Not only are fire departments prohibited from being too successful, many feel financially “punished” for being too much under budget by the policies of the city. Exceeding approved budget totals is illegal in many states. Mid-budget adjustments are often needed and sometimes approved by the elected officials throughout the budget year when this has proven necessary and contingency funds are available.

We are expected to break even every year or have a very small carryover balance. We must plan the costs of programs and services up to 18-24 months in advance of expending the budgeted funds and must do this accurately enough so that when the expenditures are made, there is money left in the budget.

What now? Do you have a strategic approach on how to expend the funds? Have you set performance priorities? Did you “sell” officials on critical safety needs or other items that simply can’t wait? Will annual revenues meet or exceed the projected revenues that were used to set your final budget total? What happens if the anticipated revenues are not actually received? When will you know this? A proactive, strategic approach is a desirable solution.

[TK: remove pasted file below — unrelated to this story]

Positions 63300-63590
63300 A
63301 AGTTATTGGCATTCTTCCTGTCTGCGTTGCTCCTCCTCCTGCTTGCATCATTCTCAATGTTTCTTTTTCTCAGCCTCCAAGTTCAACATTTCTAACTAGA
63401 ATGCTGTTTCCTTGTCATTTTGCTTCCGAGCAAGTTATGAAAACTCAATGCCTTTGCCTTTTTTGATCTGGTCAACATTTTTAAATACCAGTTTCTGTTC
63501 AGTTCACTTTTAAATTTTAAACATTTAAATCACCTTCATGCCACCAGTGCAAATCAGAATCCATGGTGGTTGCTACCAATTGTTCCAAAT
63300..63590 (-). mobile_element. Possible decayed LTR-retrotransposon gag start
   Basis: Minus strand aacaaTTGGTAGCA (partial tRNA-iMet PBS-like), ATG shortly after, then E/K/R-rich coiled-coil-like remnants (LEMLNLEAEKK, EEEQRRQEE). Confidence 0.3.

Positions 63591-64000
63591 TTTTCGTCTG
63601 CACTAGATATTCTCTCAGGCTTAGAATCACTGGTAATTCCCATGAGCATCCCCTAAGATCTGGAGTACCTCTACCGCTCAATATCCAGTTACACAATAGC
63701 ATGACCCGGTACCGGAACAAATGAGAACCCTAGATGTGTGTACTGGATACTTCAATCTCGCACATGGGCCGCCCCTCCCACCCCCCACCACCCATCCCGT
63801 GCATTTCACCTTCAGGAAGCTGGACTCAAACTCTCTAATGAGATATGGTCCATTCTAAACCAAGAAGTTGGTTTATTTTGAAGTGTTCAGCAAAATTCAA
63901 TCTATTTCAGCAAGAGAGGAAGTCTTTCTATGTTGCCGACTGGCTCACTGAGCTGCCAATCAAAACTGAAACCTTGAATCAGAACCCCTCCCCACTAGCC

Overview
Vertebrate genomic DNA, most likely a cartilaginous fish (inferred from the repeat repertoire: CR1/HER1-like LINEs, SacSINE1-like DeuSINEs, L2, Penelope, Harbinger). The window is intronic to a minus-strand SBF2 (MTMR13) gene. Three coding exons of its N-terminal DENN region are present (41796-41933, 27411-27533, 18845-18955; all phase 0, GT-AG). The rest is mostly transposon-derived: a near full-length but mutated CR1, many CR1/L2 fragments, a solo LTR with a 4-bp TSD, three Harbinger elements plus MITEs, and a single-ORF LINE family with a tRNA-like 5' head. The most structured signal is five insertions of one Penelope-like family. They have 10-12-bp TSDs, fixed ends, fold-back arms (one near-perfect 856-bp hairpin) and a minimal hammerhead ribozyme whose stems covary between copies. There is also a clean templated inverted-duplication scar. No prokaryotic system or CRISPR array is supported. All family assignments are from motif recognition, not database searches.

Every department should establish a strategic approach to expending your annual budget. Most items in the budget are straightforward. The vast majority of a fire department’s budget is a relatively fixed cost. Salary and benefits should be paid first. In many fire departments, personnel costs account for 60-85% of your total budget. Next are the costs of your facilitates and equipment, including operation and maintenance. Bond payments for fire stations may be included. Utilities for the stations and offices must be paid monthly. Vehicles need fuel and regular preventive maintenance and these costs should be encumbered as a known future cost and expended on a monthly basis.